Both the pace of development and the volume of code continue to grow in the open-source Linux kernel.
The Linux kernel is at the heart of the open-source Linux operating systems, and it is developed by an ever-growing number of contributors, coming from a diverse group of companies. The Linux Foundation today released its annual "Who Writes Linux" report revealing trends in the state of Linux kernel development as well as who those contributors are and precisely how fast Linux is actually growing.
The report covers up to the Linux 3.10 long term support release
; it does not include data on the 3.11 kernel
that was released earlier this month.
The Linux 3.10 kernel includes 13,367 changes and was in development for 63 days. In contrast, the Linux 3.8 release, which was the first new Linux kernel of 2013, was in development for 70 days and included 12,394 changes.
The actual size of the Linux kernel is also growing. The Linux 3.10 kernel is made up of 16,961,031 lines of code, and the Linux 3.8 kernel
, which was released at the beginning of the year, had 16,422,416 lines of code. In contrast, the Linux 3.0 kernel,
which was released in July of 2011, had only 14,651,135 lines of code.
"Every year, since 2003 when I started keeping these numbers, I have said, 'Wow, we are going so fast, there's no way we can keep rate of change and number of developers and companies going,'" Linux kernel developer Greg Kroah-Hartman told eWEEK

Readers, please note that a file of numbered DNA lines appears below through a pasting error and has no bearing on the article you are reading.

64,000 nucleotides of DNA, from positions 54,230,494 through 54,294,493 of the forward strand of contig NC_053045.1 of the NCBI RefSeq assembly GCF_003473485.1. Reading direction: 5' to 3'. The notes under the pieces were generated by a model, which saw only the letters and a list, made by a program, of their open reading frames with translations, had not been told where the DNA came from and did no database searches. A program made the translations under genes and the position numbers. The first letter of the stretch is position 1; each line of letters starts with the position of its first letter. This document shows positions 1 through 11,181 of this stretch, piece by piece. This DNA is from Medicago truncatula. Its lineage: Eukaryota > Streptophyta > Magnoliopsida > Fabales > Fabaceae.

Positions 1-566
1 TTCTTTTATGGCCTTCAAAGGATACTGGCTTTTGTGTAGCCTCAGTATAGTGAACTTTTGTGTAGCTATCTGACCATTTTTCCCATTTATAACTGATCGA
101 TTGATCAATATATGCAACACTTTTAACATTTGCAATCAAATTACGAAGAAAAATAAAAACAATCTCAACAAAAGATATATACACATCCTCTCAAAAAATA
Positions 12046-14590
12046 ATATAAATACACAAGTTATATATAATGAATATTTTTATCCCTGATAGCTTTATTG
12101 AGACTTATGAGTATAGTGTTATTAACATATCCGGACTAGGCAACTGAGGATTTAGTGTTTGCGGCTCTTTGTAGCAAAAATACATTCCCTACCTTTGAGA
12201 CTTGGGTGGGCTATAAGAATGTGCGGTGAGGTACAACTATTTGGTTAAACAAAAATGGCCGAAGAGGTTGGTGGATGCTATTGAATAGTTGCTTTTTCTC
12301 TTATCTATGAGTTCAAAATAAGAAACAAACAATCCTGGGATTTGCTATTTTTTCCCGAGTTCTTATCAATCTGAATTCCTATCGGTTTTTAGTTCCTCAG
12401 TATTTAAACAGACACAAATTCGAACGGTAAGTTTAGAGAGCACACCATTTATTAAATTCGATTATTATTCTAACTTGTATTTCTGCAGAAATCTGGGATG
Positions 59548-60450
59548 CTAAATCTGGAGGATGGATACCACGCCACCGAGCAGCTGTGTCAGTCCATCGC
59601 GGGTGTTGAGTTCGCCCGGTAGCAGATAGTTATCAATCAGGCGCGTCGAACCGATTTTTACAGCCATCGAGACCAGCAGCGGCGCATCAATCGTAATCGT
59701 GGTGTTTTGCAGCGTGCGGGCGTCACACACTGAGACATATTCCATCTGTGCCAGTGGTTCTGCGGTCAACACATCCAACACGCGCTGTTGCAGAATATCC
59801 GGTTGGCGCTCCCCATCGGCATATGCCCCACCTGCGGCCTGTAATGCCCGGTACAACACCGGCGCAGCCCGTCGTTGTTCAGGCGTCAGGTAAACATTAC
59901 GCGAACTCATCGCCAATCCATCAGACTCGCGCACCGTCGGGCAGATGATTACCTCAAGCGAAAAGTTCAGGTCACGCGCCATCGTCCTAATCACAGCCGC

. "And every year, that number has increased. So I'm a bad judge of these things."
While the numbers in the recent report show an increasing Linux kernel size, Kroah-Hartman noted that development time, as measured by development days for a release, has been really constant over the long term. The time has been slightly shortened as Linux kernel developers have adapted the development process and fine-tuned tools.
"Rate of change, and number of patches accepted, keeps going up, as our community size has increased," he added.
The Linux community began with a newsgroup message
from developer Linus Torvalds some 22 years ago. Torvalds remains a key figure in the Linux development community as the person who formally releases new mainline Linux kernels. When it comes to actual code, however, Torvalds' contributions no longer rank among the top 100 Linux kernel developers.
Torvalds currently ranks 101st on the latest "Who Writes Linux" report for number of patches generated from the Linux 3.3 to the Linux 3.10 kernel releases. Topping the list is Linux kernel developer H Hartley Sweeten with 2.3 percent of changes. Sweeten is followed by kernel developer Mark Brown, who contributed 1.5 percent of changes.
In terms of corporate sponsors of Linux, Red Hat leads the list, with its developers contributing 10.2 percent of all changes. Red Hat is followed by chip vendors Intel at 8.8 percent and Texas Instruments at 4.1 percent. IBM is credited with contributing 3.1 percent of code changes, Google comes in at 2.4 percent and Oracle is at 1.3 percent.
A common question in the Linux community is when and if kernel development will ever hit an upper limit and plateau. Kroah-Hartman commented that he always thinks kernel development has plateaued, but the reality is that every year for the past decade, Linux kernel development has grown.
"We've broken all the rules as to how to develop a software project and have created something that has never been done before, so all of this is uncharted waters for everyone," Kroah-Hartman said. "All we can do is watch and keep on top of issues and work to smooth out any rough spots in our development process as they come up."
Sean Michael Kerner is a senior editor at
InternetNews.com. Follow him on Twitter @TechJournalist.